“There is no Max Havelaar (fairtrade) Ecstasy, unfortunately,” says investigative journalist Bram Endedijk, author of several books, including ‘We regelen het zelf wel,’ about drugs crime in rural Brabant. Endedijk was one of the participants in an online discussion, organized by Studium Generale and the Trimbos Institute, together with Nellie Benner (BNNVARA Drugslab), criminologist dr. Lieselot Bisschop, and Alex van Dongen (prevention worker at Novadic-Kentron).
The lecture suffered from a few technical problems. A grey screen at 20:07 hrs. makes you wonder whether you’re in the right place. At least you don’t need to worry about these things when you attend a lecture in the Blauwe Zaal. Still, the fact that 79 other people on YouTube are also waiting for confirmation, makes you realize that you’re not the only one who missed a message. But patience is a virtue, it turns out.
Finally, the evening commences at a quarter past eight and we hear a story about farmers who stack their stables not with bales of straw but with entirely different things. “They get offers on a regular basis, ranging from amateurs with a couple of plants to professionals in suits who want to run synthetic factories. I followed around a policeman, Freek, for some time, whose job it was to find out who was responsible for dumping waste from drugs. He would receive a phone call from someone telling him ‘the water there is polluted and acidified.’ We then went looking upstream, from well to well. The last well that was still polluted had to be in the vicinity of the dump site. Three farms seemed suspect. The first two were regular farms, but the third one turned out to be a speed factory with an enormously high production rate. The police investigation and clean up of the damage cost about one hundred thousand euros. And it’s the tax payer who eventually ends up paying for it.”
Criminologist Lieselot Bisschop concerns herself with (environmental) crime. “Pollution and waste is my main area of research. Who is responsible for drugs waste, and how far does that responsibility reach? When our waters are polluted and it spills into the North Sea, are we responsible for those areas as well? And then there are the costs of the damage: studies often don’t contain actual calculations, because how much is a blade of grass worth, or a tree?”
The role of end-users in the drug chain
Prevention worker Van Dongen notices the high rate of drug use among students. “We see many people between the ages of 20 to 24 at our test service. You can test your Ecstasy pill there, for example, and we’ll tell you the substance, in order to prevent people from suffering too much damage to their health from taking hazardous drugs. We also educate high school students who claim to be environmentally conscious but who often fail to realize that you need to cut down a rainforest to produce cocaine. It’s important to tell students the whole story and not just to focus on the risks of drug use. In my experience, that only triggers people to try it out, whereas the stories about the environment actually help make drugs seem less attractive.” Bisschop agrees with him. “You need to show the whole chain, and make everyone aware of their own role. Because that allows people to make a well-considered decision about whether or not to use drugs.”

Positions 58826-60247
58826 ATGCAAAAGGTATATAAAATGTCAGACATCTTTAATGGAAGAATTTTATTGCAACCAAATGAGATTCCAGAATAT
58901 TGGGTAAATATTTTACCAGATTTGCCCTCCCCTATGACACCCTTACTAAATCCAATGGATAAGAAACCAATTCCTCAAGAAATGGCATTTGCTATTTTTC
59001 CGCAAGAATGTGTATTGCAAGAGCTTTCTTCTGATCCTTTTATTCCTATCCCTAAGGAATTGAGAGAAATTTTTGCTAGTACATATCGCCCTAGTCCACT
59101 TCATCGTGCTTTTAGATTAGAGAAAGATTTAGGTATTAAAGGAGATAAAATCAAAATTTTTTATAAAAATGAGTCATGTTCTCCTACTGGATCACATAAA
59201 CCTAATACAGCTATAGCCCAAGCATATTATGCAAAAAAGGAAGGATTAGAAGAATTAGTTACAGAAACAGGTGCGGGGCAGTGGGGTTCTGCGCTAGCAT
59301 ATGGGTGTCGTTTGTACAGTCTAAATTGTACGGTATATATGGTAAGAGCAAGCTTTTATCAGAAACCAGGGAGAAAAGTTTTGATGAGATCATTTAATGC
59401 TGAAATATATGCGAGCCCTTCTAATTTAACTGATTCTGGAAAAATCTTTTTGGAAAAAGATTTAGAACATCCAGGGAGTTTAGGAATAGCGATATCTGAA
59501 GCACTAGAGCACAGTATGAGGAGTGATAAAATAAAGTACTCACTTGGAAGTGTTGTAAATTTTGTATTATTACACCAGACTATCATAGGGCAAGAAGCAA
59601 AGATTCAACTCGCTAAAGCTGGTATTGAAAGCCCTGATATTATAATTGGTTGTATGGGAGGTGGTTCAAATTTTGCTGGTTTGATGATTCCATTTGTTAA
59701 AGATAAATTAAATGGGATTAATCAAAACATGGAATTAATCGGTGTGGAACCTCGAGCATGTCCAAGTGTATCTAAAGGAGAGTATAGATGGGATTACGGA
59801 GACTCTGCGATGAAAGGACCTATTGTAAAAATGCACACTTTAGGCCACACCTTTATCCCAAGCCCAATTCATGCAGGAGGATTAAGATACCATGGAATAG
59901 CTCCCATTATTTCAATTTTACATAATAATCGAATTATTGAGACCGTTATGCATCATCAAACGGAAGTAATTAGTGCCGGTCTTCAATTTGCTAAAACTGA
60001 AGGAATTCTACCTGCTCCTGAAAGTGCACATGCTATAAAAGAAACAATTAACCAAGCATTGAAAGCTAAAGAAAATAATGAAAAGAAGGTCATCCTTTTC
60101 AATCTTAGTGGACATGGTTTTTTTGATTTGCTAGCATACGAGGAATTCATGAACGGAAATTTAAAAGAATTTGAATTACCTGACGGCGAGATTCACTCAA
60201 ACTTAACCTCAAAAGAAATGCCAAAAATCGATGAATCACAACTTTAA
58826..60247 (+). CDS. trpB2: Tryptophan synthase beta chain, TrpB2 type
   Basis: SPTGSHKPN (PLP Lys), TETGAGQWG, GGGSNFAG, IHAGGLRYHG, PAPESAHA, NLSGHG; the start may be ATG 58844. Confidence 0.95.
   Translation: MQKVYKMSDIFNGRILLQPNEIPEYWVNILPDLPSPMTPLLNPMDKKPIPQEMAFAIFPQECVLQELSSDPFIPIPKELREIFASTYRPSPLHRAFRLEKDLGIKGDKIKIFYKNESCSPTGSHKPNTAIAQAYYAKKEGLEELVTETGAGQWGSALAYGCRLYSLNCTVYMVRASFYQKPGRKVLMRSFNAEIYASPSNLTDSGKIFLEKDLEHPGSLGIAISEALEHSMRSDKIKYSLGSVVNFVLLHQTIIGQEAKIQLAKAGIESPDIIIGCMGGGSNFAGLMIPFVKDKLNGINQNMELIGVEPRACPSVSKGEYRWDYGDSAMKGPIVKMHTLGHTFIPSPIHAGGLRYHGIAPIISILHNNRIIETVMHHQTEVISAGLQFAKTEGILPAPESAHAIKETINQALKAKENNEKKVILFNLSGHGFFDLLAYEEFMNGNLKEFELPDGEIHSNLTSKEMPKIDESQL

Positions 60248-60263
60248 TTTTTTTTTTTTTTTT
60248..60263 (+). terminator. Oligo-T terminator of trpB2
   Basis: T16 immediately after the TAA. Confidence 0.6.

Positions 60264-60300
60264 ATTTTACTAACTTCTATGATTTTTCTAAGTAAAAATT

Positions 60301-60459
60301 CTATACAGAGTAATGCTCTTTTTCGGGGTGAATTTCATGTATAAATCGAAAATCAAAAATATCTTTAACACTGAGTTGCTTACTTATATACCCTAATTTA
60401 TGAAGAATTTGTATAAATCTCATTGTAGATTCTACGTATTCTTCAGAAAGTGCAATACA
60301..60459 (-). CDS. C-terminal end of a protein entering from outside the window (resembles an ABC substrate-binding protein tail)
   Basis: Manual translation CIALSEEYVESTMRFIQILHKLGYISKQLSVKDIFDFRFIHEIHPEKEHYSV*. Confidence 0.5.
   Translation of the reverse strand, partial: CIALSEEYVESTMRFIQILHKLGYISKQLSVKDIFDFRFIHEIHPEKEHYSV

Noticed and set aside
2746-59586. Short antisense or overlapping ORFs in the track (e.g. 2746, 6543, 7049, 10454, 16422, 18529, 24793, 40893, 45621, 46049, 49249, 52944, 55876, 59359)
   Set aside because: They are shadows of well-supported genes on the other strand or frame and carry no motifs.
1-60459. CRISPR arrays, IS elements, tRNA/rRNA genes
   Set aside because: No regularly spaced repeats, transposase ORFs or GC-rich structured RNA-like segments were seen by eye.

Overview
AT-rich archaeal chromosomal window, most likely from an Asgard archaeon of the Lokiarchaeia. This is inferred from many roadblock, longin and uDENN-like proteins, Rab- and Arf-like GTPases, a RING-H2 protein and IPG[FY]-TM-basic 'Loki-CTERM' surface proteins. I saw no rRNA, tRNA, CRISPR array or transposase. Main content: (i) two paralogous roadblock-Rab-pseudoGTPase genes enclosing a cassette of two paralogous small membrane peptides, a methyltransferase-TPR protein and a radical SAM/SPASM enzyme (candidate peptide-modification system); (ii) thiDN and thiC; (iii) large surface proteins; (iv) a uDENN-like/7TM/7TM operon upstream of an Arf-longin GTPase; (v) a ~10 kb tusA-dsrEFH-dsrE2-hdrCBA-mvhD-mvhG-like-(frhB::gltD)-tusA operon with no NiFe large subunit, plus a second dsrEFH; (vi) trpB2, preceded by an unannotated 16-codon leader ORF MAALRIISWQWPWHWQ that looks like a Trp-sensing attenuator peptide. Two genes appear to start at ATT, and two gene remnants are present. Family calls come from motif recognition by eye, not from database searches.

The audience has more than enough questions for the speakers. Such as ‘shouldn’t we make more plant-based dugs instead of synthetic drugs, if that will cause less damage to the environment?’ Bisschop: “That might not be such a bad idea. A nice spin actually, a different approach. But you still need to think about how those kinds of drugs are produced and financed.”
What’s the most environmentally sound way to handle drugs waste?Shouldn’t we just store it legally? Bisschop: “I think the best way would be to tackle it indirectly through financial flows. The money generated in the drugs industry is used for investments in other sectors. You need to break that chain.”
Who is guilty, the end-user of the producer? Bisschop believes that everyone shares co-responsibility. “Whether you’re a buyer or a producer, everyone makes a small contribution, like a segment of a chain.”
The many questions directed at Endedijk are proof that the viewers are clearly fascinated by his work. Is it easy to come into contact with drug criminals? “Not easy,” he says, “but easier for me than for the investigation services.” Who are these people? “There are different groups. Some people work in a lab. I think of them as society’s losers, people in trouble, with debts. They get paid a few hundred euros a day to work in a lab surrounded by toxic fumes. The second group is the middle management, they maintain contact with the people working in the labs. And then there are a few families at the top who operate the labs. They’ve developed themselves to such an extent these last few years that is has become virtually impossible to arrest them for criminal offences, because they don’t work in the labs, but control the whole operation with money flows. This is one of the points of criticism directed at the investigation services: they focused on the labs for too long instead of on the money flows. More financial investigation is needed.”
Just how much impact the lecture had isn’t quite clear. Afterwards, a large majority of viewers agrees with the following statement: “Incidental use of illegal drugs fits perfectly with a healthy and responsible lifestyle.”
Would you like to watch this lecture? You can, but it’s available in Dutch only. We published an earlier article about the Netherlands as a top player in the international world of synthetic drug production.